The risks to US user data produced by the minimal US regulatory oversight are compounded by Chinese technology policy, specifically through acquisitions, China's 2017 cybersecurity law, and the role played by US capital markets in financing technology firms. Through these three means, Chinese technology policy demands trade-offs from US companies, often in ways consumers and regulators might find objectionable if they had full knowledge of them.
Sino-US joint ventures make the picture even more complicated. Information sharing in joint ventures is treated as an internal corporate matter. Therefore, intellectual property or data privacy violations that would previously have been forbidden under the US-China Cyber Agreement (2015), a landmark agreement against hacking foreign corporate interests between the US and Chinese governments, become internal Chinese corporate matters, which then removes them from the oversight of the US-China Cyber Agreement. The move to require foreign firms to participate in joint ventures to access the market shapes data management practices in such a way that international data falls under the internal regulation of Chinese companies, thus giving Chinese regulators the power to oversee it.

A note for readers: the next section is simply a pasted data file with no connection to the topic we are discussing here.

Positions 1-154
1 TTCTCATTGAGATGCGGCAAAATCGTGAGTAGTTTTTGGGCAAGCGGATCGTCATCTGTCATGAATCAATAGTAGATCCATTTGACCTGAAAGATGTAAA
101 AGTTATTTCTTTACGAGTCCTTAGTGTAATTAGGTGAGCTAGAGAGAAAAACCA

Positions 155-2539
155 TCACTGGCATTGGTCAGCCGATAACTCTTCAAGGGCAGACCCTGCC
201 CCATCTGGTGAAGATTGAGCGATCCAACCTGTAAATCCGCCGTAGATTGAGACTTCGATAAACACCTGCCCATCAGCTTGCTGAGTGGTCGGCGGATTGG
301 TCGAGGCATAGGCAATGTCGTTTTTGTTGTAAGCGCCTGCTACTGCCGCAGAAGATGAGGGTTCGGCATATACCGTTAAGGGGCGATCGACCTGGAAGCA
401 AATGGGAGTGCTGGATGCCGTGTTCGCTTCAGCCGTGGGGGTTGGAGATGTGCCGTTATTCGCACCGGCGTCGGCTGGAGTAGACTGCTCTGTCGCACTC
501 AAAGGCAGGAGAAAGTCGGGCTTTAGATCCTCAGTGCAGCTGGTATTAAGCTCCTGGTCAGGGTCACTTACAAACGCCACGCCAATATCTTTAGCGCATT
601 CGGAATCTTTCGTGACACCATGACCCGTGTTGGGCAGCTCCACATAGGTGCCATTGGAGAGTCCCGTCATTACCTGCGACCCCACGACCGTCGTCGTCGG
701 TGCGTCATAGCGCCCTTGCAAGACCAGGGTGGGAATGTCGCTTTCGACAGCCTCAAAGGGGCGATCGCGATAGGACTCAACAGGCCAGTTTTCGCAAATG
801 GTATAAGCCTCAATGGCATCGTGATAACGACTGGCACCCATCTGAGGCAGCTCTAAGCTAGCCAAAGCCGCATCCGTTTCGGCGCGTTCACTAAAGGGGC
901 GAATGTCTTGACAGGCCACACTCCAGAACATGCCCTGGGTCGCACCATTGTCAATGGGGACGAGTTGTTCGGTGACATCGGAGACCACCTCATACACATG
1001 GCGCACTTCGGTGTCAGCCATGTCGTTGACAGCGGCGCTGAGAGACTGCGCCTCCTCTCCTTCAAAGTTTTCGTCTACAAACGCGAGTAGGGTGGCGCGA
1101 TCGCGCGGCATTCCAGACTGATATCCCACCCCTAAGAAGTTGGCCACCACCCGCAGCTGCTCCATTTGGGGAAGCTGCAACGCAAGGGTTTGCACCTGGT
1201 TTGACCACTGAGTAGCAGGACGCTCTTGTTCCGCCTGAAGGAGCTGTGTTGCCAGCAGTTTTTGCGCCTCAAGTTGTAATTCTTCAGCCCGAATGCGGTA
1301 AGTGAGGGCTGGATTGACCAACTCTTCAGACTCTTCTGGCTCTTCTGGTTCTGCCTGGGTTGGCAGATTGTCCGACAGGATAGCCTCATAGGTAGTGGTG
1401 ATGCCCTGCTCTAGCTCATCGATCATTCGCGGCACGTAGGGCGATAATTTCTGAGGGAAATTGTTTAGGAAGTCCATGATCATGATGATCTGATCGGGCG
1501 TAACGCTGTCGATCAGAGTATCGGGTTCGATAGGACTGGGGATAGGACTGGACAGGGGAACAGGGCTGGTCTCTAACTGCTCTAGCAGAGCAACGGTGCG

The US-China Cyber Agreement, in which both governments agreed to “refrain from conducting or knowingly supporting cyber-enabled theft of [corporate] intellectual property” (Congressional Research Service 2015), was designed to mitigate Chinese government interference in US corporations and vice versa. The agreement, however, leaves significant challenges unaddressed. For example, the definitions of intellectual property it uses typically cover the structure of databases, but not necessarily the privacy of the user-generated data within those databases.